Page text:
Kalashnikov: A very good gun for very bad times

The News TribuneDecember 27, 2013 

Legendary Russian gun-maker Mikhail Kalashnikov attends a July 2007 ceremony in Moscow, Russia, for the 60th anniversary of the introduction of the AK-47 Kalashnikov assault rifle.


Few people would recognize the face of Mikhail Kalashnikov, but few people aren’t familiar with his name — or at least his initial embedded in the AK-47 he designed.

As many as 100 million copies of these iconic military rifles have been manufactured, making them the most popular firearm ever. In the hands of soldiers, revolutionaries and terrorists, they’ve killed more people than any other firearm.

A lifespan’s worth of hellish conflicts can be seen through the sights of this one weapon. Some of those conflicts happen on American streets. Civilian replicas of the A-47 — not machine guns, like the original — are sometimes used by killers in the United States. It’s not as suited to most crimes as a common handgun or shotgun, but some people apparently can’t resist the mystique.

The gun’s real history, though, lies abroad.

Kalashnikov — who died Monday — has sometimes been vilified for developing such an efficient killing machine. History won’t hold it against him. He conceived of the weapon in World War II as a soldier of the Red Army, then trying to push Hitler’s legions from the Soviet Union.

The Eastern Front was the biggest bloodbath of all time; it left more than 20 million Russians dead — many at the hands of their own government. Early in the war, Russian soldiers were often pathetically armed. Some were ordered into battle without rifles and told to grab one from the cold, dead hands of a fallen comrade.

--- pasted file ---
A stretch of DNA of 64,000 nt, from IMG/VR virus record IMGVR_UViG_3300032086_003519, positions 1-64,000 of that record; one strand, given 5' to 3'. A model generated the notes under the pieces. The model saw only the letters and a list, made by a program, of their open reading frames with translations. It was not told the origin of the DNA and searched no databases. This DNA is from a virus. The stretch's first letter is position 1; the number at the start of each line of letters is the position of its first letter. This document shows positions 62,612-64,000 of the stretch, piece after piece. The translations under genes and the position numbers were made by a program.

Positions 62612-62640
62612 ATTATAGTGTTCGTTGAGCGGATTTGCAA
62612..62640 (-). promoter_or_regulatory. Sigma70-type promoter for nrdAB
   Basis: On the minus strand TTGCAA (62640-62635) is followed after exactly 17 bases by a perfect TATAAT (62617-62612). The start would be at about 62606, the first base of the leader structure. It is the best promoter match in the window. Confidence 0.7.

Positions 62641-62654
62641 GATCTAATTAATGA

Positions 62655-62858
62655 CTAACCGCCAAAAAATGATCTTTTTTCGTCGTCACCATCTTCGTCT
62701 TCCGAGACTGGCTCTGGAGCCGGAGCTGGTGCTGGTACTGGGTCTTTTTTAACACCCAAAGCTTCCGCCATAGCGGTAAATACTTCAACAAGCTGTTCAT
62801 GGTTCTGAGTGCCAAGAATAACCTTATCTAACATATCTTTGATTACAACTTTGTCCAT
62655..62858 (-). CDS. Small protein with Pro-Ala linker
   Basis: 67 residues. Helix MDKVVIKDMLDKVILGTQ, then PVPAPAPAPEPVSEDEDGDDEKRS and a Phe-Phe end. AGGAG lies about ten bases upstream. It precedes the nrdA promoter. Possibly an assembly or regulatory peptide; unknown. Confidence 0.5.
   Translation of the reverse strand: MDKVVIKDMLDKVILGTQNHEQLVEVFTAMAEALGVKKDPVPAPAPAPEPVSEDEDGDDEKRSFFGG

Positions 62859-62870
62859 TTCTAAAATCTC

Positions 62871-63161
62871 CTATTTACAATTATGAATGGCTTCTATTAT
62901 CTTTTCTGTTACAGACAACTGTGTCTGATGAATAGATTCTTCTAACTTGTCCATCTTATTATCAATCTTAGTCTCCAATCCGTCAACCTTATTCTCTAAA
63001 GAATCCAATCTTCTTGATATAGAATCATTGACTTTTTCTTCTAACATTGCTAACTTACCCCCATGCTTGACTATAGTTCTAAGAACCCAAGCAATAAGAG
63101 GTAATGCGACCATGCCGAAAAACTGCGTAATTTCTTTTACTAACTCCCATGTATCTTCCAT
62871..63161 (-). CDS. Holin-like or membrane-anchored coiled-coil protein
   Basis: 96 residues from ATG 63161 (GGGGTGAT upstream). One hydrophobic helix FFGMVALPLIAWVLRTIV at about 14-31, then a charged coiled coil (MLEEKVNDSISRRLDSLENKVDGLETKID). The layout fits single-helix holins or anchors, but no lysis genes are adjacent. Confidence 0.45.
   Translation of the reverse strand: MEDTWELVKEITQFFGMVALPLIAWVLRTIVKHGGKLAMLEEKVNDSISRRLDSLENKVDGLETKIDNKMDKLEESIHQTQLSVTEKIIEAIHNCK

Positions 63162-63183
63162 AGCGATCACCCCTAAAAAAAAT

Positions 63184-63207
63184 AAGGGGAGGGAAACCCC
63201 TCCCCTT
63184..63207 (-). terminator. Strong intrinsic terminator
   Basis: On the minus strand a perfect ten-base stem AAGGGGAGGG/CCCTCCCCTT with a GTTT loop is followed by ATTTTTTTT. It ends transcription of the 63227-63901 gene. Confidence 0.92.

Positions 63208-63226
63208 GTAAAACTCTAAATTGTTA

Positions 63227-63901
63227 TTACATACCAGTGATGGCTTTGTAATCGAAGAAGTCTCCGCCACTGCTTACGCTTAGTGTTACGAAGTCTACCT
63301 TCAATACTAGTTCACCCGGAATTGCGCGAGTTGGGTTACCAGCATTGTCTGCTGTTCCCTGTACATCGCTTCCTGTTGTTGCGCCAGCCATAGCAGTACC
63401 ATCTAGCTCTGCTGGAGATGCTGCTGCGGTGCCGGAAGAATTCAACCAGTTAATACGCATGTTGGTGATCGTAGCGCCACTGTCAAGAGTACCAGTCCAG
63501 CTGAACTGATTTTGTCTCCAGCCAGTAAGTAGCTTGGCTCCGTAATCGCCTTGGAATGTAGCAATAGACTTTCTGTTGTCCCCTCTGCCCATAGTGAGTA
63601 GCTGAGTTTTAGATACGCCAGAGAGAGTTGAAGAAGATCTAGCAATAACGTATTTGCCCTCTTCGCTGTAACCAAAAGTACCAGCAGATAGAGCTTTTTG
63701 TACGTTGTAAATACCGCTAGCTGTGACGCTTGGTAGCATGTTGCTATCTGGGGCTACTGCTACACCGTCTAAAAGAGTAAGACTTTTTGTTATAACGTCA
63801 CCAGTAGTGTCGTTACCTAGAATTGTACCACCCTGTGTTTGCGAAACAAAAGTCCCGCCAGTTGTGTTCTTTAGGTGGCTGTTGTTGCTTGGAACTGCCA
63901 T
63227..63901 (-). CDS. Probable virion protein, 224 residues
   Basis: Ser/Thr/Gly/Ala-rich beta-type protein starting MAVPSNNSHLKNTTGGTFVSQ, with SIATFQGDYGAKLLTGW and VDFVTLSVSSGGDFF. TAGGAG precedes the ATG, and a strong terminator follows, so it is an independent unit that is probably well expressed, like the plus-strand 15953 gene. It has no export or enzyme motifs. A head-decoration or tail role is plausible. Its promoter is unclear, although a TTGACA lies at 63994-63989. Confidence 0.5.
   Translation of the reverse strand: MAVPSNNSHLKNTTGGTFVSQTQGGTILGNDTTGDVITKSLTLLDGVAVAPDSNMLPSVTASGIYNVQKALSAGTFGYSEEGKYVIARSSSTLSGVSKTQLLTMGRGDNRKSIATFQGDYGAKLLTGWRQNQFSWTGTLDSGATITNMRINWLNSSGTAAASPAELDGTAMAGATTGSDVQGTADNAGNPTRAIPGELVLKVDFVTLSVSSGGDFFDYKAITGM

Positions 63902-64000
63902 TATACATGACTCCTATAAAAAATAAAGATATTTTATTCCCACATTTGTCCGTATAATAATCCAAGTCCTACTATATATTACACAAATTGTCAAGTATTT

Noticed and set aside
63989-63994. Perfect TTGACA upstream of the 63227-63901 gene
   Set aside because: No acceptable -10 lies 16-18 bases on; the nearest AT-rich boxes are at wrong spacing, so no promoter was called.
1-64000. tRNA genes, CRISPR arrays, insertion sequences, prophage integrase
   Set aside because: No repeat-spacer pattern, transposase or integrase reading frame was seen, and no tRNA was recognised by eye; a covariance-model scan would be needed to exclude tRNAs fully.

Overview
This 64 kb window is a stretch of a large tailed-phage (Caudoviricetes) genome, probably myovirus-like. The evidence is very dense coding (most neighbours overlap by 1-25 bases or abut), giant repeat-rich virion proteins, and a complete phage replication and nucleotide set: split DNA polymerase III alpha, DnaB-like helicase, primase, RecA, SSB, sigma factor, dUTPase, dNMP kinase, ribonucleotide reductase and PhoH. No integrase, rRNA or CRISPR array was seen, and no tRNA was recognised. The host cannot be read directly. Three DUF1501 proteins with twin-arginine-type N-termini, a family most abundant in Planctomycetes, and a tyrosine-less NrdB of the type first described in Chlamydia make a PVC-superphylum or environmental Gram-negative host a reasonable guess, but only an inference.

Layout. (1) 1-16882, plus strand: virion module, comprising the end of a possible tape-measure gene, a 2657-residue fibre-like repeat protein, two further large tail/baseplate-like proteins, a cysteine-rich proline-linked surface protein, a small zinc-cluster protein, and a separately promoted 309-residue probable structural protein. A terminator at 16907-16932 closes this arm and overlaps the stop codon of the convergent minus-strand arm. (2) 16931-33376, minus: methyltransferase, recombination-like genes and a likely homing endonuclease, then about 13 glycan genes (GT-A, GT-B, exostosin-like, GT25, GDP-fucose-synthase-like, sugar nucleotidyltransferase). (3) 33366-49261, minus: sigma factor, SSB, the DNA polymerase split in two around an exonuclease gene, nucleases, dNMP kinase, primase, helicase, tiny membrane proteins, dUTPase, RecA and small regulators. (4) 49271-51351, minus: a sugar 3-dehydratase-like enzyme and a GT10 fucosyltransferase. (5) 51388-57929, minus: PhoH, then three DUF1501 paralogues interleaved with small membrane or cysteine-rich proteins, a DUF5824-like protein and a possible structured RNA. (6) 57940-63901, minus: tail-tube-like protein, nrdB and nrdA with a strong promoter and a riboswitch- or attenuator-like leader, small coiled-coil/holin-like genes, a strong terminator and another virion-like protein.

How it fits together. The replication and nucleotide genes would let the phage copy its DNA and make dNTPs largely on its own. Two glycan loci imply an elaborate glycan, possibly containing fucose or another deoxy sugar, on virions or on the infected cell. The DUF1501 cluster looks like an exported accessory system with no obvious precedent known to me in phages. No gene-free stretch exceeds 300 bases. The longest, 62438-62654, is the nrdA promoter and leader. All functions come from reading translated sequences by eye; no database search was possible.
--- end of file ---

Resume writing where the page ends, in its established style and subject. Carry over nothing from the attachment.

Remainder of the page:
Kalashnikov simply wanted to give his besieged country a more effective infantry weapon. The gun — which wasn’t produced until after the war — was perfectly suited for uneducated, poorly trained and poorly supplied troops operating under extremely harsh conditions.

It was almost primitive, with only eight moving parts, and was deliberately designed with loose clearances that impaired its accuracy. But it could be taken apart and reassembled in less than a minute, and could quickly be cleared and fired after being immersed in mud, sand or water.

The AK-47 reflects the world it came from. So do the M16 variants carried by opposing American and NATO troops — more expensive, sophisticated and accurate weapons that also require more care and better educated soldiers.

The AK-47’s primitive qualities made it ideal for Third World revolutionaries. Guerrillas and militias could make the rifles in small machine shops if they had to. The gun went viral. Terrorists around the world fell in love with it. Osama bin Laden posed for photos with his. He had it nearby when he was shot by American commandos armed — naturally — with M16 derivatives.

Kalashnikov never regretted arming communist forces, but he was appalled that terrorists and criminals found the AK-47 so appealing. Maybe he found some solace watching Middle Eastern street celebrations — where some ordinary folks have taken to carousing while popping off AK rounds into the air.

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